But how did the original conflict between Christians and Jews evolve into the current conflict between Jews and Muslims? ‘The great paradox here is that in the time when Christians were driving the Jews out of Europe, the Muslims actually offered the Jews a place to stay’, Mason explains. ‘For centuries, there was no animosity between Muslims and Jews.’ But the Jewish people feeling unsafe in Christian Europe gave rise to Zionism: the Jews wanted their own country. This started a long and complicated process that in 1948 led to the creation of new, Jewish state – Israel – in Muslim territory.
‘Mass immigration of Jews into Palestine, followed by the mass expulsion of Muslims and Christians from their own land led to the conflict that rages to this day’, according to Mason. But the growing hate that Muslims felt towards Jews initially had nothing to do with religious differences, says the professor. ‘It was actually caused by a local conflict.’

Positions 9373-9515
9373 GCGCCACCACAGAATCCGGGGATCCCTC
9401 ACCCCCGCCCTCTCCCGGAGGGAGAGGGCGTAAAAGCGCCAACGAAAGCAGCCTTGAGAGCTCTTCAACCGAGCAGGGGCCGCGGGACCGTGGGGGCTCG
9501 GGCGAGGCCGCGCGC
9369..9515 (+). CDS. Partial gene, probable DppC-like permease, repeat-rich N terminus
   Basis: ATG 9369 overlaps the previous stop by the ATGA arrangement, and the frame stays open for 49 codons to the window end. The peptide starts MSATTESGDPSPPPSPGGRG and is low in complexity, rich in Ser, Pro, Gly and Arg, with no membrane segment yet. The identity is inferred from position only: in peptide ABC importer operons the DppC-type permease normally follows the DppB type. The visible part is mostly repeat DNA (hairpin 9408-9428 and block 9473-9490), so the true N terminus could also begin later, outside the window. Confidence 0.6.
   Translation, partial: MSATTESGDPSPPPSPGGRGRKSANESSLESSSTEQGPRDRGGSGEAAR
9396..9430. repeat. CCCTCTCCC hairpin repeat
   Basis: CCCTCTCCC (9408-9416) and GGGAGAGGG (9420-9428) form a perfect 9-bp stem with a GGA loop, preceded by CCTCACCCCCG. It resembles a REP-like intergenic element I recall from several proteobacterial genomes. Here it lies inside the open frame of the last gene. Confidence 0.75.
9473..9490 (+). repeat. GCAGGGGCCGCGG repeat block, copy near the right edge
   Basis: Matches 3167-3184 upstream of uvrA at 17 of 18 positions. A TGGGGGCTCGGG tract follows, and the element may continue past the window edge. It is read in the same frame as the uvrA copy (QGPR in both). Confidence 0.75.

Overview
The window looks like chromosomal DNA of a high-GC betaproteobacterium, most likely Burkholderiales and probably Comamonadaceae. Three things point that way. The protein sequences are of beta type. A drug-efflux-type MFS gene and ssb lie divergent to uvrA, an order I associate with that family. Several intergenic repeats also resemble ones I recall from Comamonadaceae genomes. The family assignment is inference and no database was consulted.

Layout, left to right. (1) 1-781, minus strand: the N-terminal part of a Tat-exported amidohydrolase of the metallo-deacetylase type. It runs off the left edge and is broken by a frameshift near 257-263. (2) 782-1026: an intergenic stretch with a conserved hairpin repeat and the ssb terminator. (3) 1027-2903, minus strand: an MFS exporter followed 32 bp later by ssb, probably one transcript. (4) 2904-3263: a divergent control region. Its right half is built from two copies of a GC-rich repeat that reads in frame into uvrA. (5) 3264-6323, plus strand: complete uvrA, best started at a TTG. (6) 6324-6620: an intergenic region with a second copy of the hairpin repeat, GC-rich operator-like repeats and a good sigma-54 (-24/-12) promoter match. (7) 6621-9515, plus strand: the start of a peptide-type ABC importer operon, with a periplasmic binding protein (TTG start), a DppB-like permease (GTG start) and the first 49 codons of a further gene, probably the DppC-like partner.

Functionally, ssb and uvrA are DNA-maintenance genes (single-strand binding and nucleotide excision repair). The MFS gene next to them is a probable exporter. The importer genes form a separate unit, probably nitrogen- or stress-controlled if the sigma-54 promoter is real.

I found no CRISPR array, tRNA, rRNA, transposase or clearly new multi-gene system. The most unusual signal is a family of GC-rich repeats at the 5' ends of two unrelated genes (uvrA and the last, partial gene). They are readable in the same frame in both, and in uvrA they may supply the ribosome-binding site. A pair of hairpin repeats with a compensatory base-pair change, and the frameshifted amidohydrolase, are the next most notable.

Mason concludes that history provides us with no cut-and-dried solutions to conflicts like these. What might help is to reconsider history with a fresh perspective and to think about what happened. But it is up to our imagination to find solutions, and it is up to us to acknowledge the human factor that leads to these conflicts. ‘Every single group of people is scared of annihilation’, says Mason. ‘Including the Israelis. We all have that drive to survive. When we recognise that fear and understand what really drives us, we might be able to find better solutions to our present-day problems.’
Steve Mason will give an oration on 23 May, titled ‘Why does the ancient past matter in the public university? The case of Jews and Christians’. The oration will be held in the aula of the Academy building and will begin at 16:15.